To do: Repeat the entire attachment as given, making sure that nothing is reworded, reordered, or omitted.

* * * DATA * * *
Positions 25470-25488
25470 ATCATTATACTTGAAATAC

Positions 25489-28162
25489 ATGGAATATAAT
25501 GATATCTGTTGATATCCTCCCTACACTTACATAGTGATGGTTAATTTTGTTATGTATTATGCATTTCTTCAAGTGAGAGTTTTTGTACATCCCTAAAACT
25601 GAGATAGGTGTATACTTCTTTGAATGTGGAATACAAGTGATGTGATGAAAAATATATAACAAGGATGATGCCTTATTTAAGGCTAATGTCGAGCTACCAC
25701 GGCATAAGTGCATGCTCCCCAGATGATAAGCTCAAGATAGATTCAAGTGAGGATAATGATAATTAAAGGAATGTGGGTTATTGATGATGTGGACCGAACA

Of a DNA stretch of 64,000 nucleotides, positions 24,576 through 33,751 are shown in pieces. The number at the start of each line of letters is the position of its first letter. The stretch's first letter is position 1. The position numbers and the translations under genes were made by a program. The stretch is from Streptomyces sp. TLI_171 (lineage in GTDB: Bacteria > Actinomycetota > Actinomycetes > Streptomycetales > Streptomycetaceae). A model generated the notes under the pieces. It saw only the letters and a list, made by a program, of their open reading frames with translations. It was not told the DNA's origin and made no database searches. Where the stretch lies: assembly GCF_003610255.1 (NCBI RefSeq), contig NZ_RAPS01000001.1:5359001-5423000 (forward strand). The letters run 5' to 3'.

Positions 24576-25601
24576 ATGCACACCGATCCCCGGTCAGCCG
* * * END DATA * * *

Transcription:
Positions 25470-25488
25470 ATCATTATACTTGAAATAC

Positions 25489-28162
25489 ATGGAATATAAT
25501 GATATCTGTTGATATCCTCCCTACACTTACATAGTGATGGTTAATTTTGTTATGTATTATGCATTTCTTCAAGTGAGAGTTTTTGTACATCCCTAAAACT
25601 GAGATAGGTGTATACTTCTTTGAATGTGGAATACAAGTGATGTGATGAAAAATATATAACAAGGATGATGCCTTATTTAAGGCTAATGTCGAGCTACCAC
25701 GGCATAAGTGCATGCTCCCCAGATGATAAGCTCAAGATAGATTCAAGTGAGGATAATGATAATTAAAGGAATGTGGGTTATTGATGATGTGGACCGAACA

Of a DNA stretch of 64,000 nucleotides, positions 24,576 through 33,751 are shown in pieces. The number at the start of each line of letters is the position of its first letter. The stretch's first letter is position 1. The position numbers and the translations under genes were made by a program. The stretch is from Streptomyces sp. TLI_171 (lineage in GTDB: Bacteria > Actinomycetota > Actinomycetes > Streptomycetales > Streptomycetaceae). A model generated the notes under the pieces. It saw only the letters and a list, made by a program, of their open reading frames with translations. It was not told the DNA's origin and made no database searches. Where the stretch lies: assembly GCF_003610255.1 (NCBI RefSeq), contig NZ_RAPS01000001.1:5359001-5423000 (forward strand). The letters run 5' to 3'.

Positions 24576-25601
24576 ATGCACACCGATCCCCGGTCAGCCG